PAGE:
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Oracle to Snowflake Migration, Part 1


Introduction and motivation

Oracle to Snowflake migration series, Part 1

Oracle is among the leading database management systems for running online transaction processing and data warehousing systems. However, with increasing volume, velocity, and variety of data that is at our disposal for modern analytics, Oracle offers limited scalability to support increasing workloads.

Snowflake’s Data Cloud on the other hand scales in a way that’s simply not possible to do with Oracle. By separating compute from storage, Snowflake automatically and instantly scales with its multi-cluster, shared architecture. It provides access to a virtually unlimited number of concurrent users and applications while ensuring that performance is not diminished. As compared to traditional solutions such as Oracle, Snowflake enables data to be stored in a common location at a fraction of the cost.

Despite the widespread use of Oracle and the availability of Oracle talent, many business applications are moving away from Oracle and onto Snowflake not only for the superior scalability but also for other benefits that distinguish Snowflake from traditional Oracle environments.

For this reason, we’re starting our Oracle to Snowflake migration series, where we’ll deep dive into the data migration strategy itself, present how to migrate metadata, ETL scripts, stored procedures and functions and what to look out for during the process. To top it up, we’ll show you some really staggering comparisons from our recent projects.

We’ll start off with the benefits when comparing Snowflake vs. Oracle, which are answering the first question of why to migrate and are explained in more detail in the following section.

Migrating to Snowflake?

Snowflake Services

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No traditional administration

Snowflake is based on an as-a-service delivery model in the cloud that manages itself without the need for traditional database administration roles. Snowflake reduces complexity with built-in performance tuning, so no manual query optimization is required.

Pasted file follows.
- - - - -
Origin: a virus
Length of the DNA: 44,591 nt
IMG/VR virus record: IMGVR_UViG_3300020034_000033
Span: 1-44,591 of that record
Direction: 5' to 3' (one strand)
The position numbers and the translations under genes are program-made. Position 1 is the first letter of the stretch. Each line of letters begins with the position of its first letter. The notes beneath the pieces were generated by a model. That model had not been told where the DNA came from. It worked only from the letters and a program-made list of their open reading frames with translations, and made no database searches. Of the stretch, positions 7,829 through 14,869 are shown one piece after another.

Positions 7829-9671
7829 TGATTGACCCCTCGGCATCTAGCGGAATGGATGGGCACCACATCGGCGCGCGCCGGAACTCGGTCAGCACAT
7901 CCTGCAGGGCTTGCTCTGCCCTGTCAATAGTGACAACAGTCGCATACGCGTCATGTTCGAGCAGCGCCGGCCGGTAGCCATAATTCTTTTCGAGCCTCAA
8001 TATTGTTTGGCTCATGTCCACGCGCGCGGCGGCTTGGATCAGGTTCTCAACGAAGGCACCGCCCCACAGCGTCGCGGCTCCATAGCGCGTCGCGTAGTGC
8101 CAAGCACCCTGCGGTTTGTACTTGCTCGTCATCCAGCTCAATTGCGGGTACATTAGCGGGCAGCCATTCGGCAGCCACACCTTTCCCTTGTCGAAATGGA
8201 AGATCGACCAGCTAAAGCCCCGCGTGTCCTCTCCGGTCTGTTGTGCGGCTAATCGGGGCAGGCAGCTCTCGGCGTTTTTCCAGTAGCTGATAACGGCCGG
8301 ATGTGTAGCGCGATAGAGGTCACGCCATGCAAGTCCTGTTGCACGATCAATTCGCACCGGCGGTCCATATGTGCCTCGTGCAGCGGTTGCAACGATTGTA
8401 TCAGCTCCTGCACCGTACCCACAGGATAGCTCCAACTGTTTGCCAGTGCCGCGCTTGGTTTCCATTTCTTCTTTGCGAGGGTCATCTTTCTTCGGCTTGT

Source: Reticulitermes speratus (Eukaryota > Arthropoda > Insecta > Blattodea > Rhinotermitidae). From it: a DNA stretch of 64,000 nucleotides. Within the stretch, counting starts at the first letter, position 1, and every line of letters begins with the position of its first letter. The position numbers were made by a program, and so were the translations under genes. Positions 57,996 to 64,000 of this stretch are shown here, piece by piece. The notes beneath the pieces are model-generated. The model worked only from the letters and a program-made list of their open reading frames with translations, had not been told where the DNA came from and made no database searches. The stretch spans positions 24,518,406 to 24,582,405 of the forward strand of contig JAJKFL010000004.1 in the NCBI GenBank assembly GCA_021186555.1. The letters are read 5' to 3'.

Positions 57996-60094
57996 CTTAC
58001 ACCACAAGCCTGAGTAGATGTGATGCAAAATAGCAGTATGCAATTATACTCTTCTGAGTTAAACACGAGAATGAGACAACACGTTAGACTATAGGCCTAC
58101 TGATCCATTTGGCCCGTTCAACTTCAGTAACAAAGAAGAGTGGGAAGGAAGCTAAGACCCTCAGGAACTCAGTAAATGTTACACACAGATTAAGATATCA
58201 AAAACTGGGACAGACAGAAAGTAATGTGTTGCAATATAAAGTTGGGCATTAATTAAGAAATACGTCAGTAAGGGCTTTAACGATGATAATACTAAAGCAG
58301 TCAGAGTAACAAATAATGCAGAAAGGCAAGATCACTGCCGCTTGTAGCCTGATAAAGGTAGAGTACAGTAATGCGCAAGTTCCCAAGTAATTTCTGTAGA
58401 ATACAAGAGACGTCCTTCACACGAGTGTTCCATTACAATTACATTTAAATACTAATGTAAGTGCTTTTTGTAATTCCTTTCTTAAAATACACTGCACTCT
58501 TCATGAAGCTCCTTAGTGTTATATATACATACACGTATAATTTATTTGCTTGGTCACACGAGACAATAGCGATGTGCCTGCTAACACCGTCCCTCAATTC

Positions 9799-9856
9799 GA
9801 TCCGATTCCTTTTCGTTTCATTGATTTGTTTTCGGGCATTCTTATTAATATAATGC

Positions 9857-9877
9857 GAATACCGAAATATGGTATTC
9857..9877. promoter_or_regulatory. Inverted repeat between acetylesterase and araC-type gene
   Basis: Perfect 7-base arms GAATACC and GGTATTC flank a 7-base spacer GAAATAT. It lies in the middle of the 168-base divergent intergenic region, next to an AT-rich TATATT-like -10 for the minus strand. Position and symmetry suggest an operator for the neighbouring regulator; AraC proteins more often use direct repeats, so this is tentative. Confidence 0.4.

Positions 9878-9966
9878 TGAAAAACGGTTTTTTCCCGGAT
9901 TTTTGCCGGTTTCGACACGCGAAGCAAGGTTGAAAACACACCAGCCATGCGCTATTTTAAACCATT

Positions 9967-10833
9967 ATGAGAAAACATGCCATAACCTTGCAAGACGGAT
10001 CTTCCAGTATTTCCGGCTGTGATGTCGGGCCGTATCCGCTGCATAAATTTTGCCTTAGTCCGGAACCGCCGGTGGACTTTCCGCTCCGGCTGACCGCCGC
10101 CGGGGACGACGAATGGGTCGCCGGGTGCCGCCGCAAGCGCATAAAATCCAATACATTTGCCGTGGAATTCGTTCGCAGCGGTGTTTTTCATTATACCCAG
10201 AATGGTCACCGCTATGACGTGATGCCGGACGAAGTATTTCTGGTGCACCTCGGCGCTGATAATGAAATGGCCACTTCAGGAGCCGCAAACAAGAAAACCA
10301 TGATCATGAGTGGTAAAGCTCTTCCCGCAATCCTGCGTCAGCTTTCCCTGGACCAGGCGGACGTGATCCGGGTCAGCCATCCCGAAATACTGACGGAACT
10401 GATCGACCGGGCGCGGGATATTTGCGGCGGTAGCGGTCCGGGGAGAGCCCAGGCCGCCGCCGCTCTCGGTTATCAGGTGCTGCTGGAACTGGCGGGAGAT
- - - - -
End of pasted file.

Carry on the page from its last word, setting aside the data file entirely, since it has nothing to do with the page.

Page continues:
Workload management is unnecessary in a Snowflake environment due to its multi-cluster architecture, which allows you to create separate compute clusters for varying workloads to avoid resource contention. This is all accomplished without manual intervention from database administrators.

Already in the cloud

Many new data sources are already in the cloud which enables efficient analytics and reduces investment in new infrastructure to store and process such data sources. Data can be accessed from all these sources with direct, governed and secure data sharing in real-time with minimal data copying and moving operations.

Pay only what you use

Snowflake cost is based on a pay-as-you-go model based on the amount of data and workload that is processed which simply means that you pay for only what you use. This significantly differs from Oracle, where capacity planning for on-premises is required and you always incur the risk of over or under configuring your system. This is especially critical in situations when multiple servers are required, such as with high-availability configurations that often require overhead capacity. Even if you transition to the Oracle cloud service, you still have a similar capacity planning risk because compute and storage are fixed per instance. If you need more capacity within an Oracle cloud service, you must buy in predefined increments. Snowflake’s elastic storage and compute architecture eliminates this risk.

You can read more about Snowflake’s pricing on our blog.

Disaster recovery

The Oracle database has several disaster recovery scenarios, many of which require the purchase of additional hardware, software licenses and network infrastructure. With Snowflake, this is not necessary because by design, Snowflake is automatically synced across multiple availability zones. No manual administration work is required on your part to establish this.

Separate development and test environments

With Oracle, if you need separate development and test environments, you need additional servers, which means more infrastructure and administration effort. To set up a new environment, administrators must perform the cumbersome task of exporting data structures and data from one environment and then importing into another environment.

In Snowflake, this is not required as you can simply create another database in your account and configure it for any purpose, such as development or test. In addition, with Snowflake’s clone feature, you can instantly populate the new database with a complete copy of the data at no additional cost.

Standard SQL

Snowflake is ANSI SQL compliant and thus supports the tools millions of business users already know how to use today. This should allow for a straightforward transition from Oracle.

In summary, there are many compelling reasons to migrate from Oracle to Snowflake. Once the decision to migrate has been made, the actual migration exercise begins.

We will explore various aspects of migrating from Oracle to Snowflake in subsequent parts of this series.

Maja Ferle, Senior Consultant